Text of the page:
After Tartar raids in the 13th century left the original church in a heap of ruins, St. Mary’s was rebuilt in Gothic style on the existing foundations and consecrated in 1320. In the early 15th century the towers took the iconic form they have today, when the northern tower was raised to 80m high and made into a watchtower for the city. It is from here that the hejnał mariacki - the city's famous bugle call - is played every hour on the hour. One of the city's most enduring traditions, the tune ironically breaks off mid-melody in honour of the mythical trumpeter who was shot in the neck while belatedly warning the city of Mongol invaders; don't miss it.
No matter how many times you see them - the altarpiece, stained glass windows of the nave, and the blue, starred ceiling on St. Mary's will take your breath away. The magnificent wooden altarpiece was the principal work of 15th century German artist Veit Stoss (aka Wit Stwosz) for 12 painstaking years, and depicts the Virgin Mary’s Quietus among the apostles; note, however, that gradual conservation work on the altar is currently underway (projected to last until 2020), and not all elements may be on display during your visit. Surrounding the altar are polychrome paintings by Polish masters Matejko, Mehoffer and Wyspiański done in the late 19th century.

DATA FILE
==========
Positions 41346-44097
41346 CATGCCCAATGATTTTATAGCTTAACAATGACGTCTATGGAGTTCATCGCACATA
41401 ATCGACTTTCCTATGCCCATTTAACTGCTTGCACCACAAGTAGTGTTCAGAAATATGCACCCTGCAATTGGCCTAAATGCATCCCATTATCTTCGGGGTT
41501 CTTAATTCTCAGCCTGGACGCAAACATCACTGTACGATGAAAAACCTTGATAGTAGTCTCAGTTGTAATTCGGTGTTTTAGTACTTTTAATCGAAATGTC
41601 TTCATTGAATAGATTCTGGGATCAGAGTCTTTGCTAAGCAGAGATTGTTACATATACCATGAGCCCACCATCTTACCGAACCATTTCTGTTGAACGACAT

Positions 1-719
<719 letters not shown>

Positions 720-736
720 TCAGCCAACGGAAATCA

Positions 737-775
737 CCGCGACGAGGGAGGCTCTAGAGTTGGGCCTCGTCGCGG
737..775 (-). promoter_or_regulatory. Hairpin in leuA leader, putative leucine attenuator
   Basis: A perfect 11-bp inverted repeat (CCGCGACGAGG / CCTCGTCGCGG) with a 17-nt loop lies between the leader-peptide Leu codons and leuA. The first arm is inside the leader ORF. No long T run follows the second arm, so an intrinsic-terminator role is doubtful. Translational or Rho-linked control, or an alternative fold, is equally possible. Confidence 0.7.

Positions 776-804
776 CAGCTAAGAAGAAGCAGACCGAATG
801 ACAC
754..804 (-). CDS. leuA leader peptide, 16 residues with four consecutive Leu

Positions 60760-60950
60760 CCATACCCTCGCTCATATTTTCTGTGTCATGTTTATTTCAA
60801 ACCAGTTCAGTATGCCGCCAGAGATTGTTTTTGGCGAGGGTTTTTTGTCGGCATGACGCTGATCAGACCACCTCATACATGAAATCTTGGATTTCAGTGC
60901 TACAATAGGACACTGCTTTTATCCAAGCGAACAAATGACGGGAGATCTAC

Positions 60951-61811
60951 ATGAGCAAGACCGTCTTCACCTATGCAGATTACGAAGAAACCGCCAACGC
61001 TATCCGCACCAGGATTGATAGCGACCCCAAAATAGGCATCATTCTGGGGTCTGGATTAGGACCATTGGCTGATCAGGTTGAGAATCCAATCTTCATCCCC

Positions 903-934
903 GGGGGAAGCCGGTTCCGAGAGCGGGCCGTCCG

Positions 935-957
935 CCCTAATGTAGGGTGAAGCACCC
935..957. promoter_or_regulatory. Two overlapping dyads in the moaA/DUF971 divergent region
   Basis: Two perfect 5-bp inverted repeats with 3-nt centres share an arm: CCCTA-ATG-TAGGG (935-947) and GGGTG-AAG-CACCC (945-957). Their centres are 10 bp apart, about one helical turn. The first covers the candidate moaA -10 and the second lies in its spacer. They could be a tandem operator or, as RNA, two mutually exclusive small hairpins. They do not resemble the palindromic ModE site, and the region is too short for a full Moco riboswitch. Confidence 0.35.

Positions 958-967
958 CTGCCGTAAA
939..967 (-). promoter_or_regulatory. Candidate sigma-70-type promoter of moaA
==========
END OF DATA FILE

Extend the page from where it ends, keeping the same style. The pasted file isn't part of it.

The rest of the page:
The church is typically available for worship without paying an entry fee via the main entrance. Tourists are asked to use a side entrance, however, and not visit during services; we list the tourist visiting hours below. Tickets are purchased in a separate building across from the tourist entrance. The two church towers are also open to tourists, but require separate tickets.